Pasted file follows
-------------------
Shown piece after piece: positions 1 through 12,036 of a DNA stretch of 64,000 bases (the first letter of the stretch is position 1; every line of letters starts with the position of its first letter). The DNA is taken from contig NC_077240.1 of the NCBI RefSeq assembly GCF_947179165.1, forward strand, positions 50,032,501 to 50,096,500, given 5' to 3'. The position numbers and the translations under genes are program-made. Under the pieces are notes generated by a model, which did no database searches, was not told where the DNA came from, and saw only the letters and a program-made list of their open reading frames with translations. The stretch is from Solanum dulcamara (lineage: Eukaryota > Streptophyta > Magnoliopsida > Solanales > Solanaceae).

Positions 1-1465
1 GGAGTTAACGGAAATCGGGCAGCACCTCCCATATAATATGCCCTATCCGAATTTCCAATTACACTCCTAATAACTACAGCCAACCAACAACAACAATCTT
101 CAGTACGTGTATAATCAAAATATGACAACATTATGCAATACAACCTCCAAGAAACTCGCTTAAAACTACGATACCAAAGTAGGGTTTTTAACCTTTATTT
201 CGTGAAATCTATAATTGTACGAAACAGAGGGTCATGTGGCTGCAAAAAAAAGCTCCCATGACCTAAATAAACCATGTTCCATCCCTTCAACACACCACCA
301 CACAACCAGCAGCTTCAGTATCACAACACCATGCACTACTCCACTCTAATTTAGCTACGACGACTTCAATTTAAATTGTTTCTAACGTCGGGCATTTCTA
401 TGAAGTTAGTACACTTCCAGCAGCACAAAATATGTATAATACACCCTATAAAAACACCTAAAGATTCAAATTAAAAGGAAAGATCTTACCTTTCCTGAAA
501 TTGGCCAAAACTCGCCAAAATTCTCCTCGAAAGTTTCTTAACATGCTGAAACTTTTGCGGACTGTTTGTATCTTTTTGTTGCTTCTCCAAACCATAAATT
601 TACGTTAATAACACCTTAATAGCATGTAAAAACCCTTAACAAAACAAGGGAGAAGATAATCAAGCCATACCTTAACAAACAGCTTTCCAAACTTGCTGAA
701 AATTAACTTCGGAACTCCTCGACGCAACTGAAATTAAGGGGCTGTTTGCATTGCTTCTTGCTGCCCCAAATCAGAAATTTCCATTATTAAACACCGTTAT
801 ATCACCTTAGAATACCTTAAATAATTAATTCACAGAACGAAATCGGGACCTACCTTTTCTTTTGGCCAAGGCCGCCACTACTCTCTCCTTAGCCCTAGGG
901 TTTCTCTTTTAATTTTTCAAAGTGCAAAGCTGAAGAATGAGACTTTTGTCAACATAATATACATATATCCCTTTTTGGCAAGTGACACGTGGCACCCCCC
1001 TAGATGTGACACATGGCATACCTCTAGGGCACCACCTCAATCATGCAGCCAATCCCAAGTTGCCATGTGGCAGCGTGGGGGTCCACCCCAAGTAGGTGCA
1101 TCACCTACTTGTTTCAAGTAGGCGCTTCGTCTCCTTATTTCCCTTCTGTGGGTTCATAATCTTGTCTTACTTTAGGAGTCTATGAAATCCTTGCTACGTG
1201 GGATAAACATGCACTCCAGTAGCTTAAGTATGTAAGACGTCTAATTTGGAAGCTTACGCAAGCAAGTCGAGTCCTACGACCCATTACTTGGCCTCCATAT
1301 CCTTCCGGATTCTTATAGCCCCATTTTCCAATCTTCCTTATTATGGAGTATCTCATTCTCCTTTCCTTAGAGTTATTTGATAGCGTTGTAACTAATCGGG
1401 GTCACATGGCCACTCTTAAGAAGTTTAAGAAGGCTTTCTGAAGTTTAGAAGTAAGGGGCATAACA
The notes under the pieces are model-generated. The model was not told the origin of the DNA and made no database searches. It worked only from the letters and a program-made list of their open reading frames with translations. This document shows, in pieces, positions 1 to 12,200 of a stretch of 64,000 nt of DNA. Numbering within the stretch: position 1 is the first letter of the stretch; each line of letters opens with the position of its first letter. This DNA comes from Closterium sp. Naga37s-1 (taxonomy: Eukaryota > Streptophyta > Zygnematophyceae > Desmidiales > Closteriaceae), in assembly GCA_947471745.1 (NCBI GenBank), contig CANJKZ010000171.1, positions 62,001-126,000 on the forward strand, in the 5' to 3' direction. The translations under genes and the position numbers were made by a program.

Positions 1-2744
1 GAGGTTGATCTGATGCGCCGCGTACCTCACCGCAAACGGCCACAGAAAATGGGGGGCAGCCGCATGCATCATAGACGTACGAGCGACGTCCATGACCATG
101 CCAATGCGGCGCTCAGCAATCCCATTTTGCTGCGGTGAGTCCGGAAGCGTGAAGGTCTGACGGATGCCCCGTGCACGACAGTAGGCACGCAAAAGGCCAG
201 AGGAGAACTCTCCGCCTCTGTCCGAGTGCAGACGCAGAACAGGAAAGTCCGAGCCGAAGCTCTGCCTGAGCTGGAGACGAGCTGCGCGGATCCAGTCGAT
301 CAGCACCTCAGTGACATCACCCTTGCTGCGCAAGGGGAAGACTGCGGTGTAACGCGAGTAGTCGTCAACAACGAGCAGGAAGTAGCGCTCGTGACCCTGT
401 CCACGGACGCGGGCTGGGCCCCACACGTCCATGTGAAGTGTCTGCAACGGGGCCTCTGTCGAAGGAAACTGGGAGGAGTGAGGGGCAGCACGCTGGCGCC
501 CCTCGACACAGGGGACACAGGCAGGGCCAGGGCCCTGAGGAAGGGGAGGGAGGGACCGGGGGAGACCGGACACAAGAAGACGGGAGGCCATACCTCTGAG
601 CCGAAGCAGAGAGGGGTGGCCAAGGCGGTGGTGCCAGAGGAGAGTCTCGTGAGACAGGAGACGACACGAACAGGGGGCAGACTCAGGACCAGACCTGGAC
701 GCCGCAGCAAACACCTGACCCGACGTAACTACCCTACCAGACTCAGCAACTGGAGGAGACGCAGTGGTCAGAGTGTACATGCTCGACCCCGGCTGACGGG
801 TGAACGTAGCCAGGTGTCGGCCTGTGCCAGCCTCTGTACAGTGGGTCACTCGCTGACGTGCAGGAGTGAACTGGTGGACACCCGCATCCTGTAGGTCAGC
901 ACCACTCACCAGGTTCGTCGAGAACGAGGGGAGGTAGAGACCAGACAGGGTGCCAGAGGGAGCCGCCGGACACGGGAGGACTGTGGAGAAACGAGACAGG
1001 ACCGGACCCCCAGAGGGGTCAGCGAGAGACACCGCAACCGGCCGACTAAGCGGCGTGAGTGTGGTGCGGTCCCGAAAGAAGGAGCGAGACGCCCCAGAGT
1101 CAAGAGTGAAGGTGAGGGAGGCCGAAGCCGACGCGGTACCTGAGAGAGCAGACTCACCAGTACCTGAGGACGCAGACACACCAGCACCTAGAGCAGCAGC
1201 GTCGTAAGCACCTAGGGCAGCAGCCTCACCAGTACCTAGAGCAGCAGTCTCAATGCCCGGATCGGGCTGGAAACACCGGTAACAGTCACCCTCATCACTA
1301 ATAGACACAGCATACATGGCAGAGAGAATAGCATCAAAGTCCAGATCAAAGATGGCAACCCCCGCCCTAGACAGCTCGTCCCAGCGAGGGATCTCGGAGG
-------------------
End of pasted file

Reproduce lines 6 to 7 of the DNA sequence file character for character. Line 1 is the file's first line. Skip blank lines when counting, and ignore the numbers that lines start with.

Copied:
301 CACAACCAGCAGCTTCAGTATCACAACACCATGCACTACTCCACTCTAATTTAGCTACGACGACTTCAATTTAAATTGTTTCTAACGTCGGGCATTTCTA
401 TGAAGTTAGTACACTTCCAGCAGCACAAAATATGTATAATACACCCTATAAAAACACCTAAAGATTCAAATTAAAAGGAAAGATCTTACCTTTCCTGAAA